Lifespan: Kanshō 5 (1464) to 9/19 of Eishō 3 (1506)
Rank: sengoku daimyō
Title: Governor of Shinano
Lord: Uesugi Fusasada → Uesugi Fusayoshi
Father: Nagao Shigekage
Siblings: Yoshikage, sister (formal wife of Yamayoshi Yoshimori) (?)
Wives: [Formal] Hōjū-in; [Consort] Daughter of the Shinano-Takanashi clan
Children: Daughter (wife of Iinuma Masakiyo), Tamekage, daughter (second wife of Uesugi Sadazane), daughter (wife of Sanponji Sadakage), daughter (formal wife of Takanashi Sumiyori), Tameshige, others
Nagao Yoshikage served as a sengoku daimyō of Echigo Province during the late Muromachi and Sengoku periods. Yoshikage was the sixth head of the Echigo-Nagao clan and the deputy military governor of Echigo. He was the father of Nagao Tamekage and grandfather of Nagao Kagetora (later known as Uesugi Kenshin).
In 1464, Yoshikage was born as the son of Nagao Shigekage. He served two generations of military governors in Echigo – Uesugi Fusasada and his son, Uesugi Fusayoshi. After the death of Fusasada, Yoshikage held the real power in Echigo, and frequently clashed with Fusayoshi who desired to strengthen the authority of the role of military governor. Nevertheless, Yoshikage remained for nominal purposes the deputy military governor.
In 1504, Fusayoshi’s older brother, Uesugi Akisada (the deputy shōgun for the Kantō) endured a major defeat at the Battle of Tachikawa-no-hara, whereupon Fusayoshi ordered Yoshikage to deploy to the Kantō to support Akisada who confronted a crisis in a confrontation with Uesugi Tomoyoshi of the Ōgigayatsu-Uesugi family. Yoshikage prepared to deploy in order to converge his forces with Akisada. However, after hearing of Akisada’s overwhelming loss on the Tachikawa Plain, he quickly led his men to Hachigata Castle. He then converged with Akisada either on the same evening of the battle or the following day. Upon hearing this news, Tomoyoshi withdrew to Kawagoe Castle. Akisada and Yoshikage then surrounded Kawagoe Castle. In a letter sent the following year, Akisada noted to Satake Yoshikiyo (the military governor of Hitachi Province) that Yoshikage would arrive after the onset of winter. The timing was based on the supposition that Imagawa Ujichika and Hōjō Sōun would be unaware of the arrival of Yoshikage’s reinforcements after Ujichika and Sōun had withdrawn to Kamakura, recuperated at the Atami hot springs, and held a Buddhist memorial service for the war dead at Sōun’s home base of Nirayama Castle.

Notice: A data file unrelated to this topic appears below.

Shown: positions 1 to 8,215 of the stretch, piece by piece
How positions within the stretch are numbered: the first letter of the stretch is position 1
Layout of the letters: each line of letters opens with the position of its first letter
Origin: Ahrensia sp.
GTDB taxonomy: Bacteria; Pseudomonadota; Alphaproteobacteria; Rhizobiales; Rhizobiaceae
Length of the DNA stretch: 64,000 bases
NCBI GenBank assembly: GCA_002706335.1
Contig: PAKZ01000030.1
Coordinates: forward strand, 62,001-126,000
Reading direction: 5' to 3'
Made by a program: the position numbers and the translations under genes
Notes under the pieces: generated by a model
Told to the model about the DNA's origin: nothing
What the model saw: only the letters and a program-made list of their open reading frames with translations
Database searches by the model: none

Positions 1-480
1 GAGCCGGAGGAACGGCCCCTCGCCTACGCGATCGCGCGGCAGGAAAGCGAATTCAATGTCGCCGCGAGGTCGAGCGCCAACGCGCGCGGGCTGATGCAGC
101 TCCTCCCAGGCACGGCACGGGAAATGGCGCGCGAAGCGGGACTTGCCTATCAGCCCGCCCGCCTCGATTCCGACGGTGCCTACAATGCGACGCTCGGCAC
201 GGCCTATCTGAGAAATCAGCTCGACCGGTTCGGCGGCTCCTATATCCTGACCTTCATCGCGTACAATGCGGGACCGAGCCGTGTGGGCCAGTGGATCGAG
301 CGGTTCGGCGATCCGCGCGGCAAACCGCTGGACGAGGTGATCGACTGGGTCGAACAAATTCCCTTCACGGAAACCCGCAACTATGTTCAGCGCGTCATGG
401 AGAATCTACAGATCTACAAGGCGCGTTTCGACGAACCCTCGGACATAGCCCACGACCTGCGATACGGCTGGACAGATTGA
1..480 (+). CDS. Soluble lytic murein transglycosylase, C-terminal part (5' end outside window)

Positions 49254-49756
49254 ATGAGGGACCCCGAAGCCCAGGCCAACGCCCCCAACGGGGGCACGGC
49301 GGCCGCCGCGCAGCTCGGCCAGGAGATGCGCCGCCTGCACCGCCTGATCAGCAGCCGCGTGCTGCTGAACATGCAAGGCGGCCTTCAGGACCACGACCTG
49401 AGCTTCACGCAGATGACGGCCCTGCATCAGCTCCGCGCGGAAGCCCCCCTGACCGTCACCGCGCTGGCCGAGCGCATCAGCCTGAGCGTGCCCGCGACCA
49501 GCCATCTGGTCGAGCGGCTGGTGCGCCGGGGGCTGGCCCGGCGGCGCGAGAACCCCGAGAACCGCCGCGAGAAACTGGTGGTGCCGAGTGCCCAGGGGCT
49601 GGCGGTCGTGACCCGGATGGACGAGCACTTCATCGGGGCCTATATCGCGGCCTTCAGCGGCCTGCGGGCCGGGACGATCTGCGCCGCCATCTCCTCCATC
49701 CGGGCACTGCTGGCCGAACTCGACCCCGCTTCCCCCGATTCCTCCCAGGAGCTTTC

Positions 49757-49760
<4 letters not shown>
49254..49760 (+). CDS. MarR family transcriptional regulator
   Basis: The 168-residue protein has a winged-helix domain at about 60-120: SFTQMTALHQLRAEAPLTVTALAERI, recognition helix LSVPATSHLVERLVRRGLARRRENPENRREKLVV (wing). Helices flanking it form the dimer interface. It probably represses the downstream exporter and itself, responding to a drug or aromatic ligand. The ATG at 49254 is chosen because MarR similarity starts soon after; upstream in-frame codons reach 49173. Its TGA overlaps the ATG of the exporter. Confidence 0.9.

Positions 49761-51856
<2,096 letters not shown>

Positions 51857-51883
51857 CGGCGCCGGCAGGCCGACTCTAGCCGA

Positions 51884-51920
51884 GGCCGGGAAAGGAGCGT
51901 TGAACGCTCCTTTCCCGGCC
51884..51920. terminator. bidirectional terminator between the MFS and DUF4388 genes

Yoshikage ardently convinced Akisada that because Tomoyoshi’s soldiers were taking a rest, it gave them a compelling opportunity to attack, so the forces prepared to deploy. The allied forces of Akisada and Yoshikage led by forces from Echigo then launched a sudden attack against Kawagoe Castle. While his men rested, Tomoyoshi plotted to eliminate Akisada. Soon thereafter, Tomoyoshi collided at Uwado with the opposing forces, killed Nagao Higorō, and thwarted the attack. Yoshikage did not appear to fear Tomoyoshi, and in that spirit, laid siege to Hatsuzawa Castle, and the day after killed Nagai Hironao, the lord of the castle, who had been allied with the Ōgigayatsu-Uesugi family. He then installed Mita Ujimune as the new lord of the castle and proceeded to attack and topple Sanada Castle, capturing as a prisoner Ueda Masatada, the deputy military governor of Sagami Province who had also been allied with the Ōgigayatsu-Uesugi family. This severed the territory of the Ōgigayatsu-Uesugi from the Imagawa and Hōjō territories. In the following year of 1505, the allied forces of Akisada and Yoshikage once again laid siege to Kawagoe Castle. Owing to a shortage of defenders, Tomoyoshi surrendered after several months, drawing to a close the Chōkyō War.
In the ninth month of 1506, Yoshikage was requested by Hatakeyama Hisanobu to deploy to Etchū for a battle against the Ikkō-ikki, but died in action at the Battle of Hannyano. This was believed to have been the result of betrayal by Jinbō Norimune, the deputy military governor of Etchū.